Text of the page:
You still see a lot of that today with companies like QVC, which is cut from that cloth. They tend to be disparaged because when you hear the term ‘direct marketing’ you think about late night infomercials and think, “Oh, that’s not going to apply to us,” and that may be true. But the practices behind the scenes are actually quite good, so let’s give big credit to the old school direct marketers.
Secondly, there are examples of companies doing this on a one-off basis. Two of the companies I often talk about have similar stories in that they were getting pummeled within their highly competitive industries, and they just couldn’t find their way out through being the best or scaling faster than others. So, they turned to this third dimension out of desperation.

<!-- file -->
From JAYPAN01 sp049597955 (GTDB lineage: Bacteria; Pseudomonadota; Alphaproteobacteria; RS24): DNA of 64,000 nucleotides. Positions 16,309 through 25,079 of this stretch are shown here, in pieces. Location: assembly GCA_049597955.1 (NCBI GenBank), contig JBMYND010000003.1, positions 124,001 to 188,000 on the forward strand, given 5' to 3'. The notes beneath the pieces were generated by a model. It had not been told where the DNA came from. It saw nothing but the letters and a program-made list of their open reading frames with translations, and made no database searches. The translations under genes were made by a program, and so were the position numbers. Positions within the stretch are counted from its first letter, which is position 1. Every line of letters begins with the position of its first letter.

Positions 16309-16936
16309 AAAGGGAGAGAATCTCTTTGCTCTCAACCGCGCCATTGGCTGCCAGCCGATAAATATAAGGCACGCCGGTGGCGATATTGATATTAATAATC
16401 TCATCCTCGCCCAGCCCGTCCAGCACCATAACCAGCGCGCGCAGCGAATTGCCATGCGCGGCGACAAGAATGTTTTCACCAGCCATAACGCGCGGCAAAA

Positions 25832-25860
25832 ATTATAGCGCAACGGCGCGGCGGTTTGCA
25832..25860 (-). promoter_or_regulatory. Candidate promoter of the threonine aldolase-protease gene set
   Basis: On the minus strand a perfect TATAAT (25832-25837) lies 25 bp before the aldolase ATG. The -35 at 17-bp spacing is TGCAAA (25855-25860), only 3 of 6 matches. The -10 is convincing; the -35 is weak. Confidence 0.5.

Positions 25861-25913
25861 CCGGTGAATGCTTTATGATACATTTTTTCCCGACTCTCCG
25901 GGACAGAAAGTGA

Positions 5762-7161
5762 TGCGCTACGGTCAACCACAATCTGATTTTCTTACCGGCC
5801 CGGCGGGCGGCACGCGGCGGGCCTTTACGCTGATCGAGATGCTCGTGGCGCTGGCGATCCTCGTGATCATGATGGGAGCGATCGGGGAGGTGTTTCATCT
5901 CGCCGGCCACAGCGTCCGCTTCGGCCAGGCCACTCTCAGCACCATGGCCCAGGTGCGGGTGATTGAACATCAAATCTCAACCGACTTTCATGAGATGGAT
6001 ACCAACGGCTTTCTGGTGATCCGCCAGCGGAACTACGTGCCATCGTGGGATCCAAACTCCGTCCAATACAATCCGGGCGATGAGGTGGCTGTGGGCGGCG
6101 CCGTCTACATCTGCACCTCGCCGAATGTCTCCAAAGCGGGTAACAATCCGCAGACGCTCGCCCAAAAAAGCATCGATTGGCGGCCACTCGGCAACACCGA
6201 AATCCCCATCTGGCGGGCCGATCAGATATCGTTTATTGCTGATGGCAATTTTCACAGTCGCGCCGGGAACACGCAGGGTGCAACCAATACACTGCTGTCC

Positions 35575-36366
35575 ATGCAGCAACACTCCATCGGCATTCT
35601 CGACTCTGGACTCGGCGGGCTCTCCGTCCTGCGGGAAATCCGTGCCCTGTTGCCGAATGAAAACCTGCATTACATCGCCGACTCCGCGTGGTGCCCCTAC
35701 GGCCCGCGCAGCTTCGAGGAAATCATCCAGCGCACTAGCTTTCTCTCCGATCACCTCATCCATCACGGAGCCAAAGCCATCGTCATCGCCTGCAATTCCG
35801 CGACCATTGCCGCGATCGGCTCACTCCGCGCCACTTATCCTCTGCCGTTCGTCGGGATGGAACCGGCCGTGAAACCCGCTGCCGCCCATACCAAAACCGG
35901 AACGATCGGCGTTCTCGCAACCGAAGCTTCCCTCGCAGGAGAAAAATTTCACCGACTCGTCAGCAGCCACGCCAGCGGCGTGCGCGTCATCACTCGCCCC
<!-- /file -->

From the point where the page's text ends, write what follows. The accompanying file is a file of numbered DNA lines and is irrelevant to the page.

One of them is the Harrah’s Casino chain. They reached a point where they simply could not compete with the newer casinos entering the market. They couldn’t come up with better games and they didn’t have better real estate. They were boxed into a corner and out of pure desperation they hired a Harvard professor, Gary Loveman, who became the CEO.
They rose to the top doing basically all the things that I talk about such as tagging and tracking individual customers, building a really robust loyalty program, and using it to drive not just insights, but real actions. What kinds of games should they have? What kinds of restaurants should they open? What kinds of entertainment should they bring in? That’s customer centricity!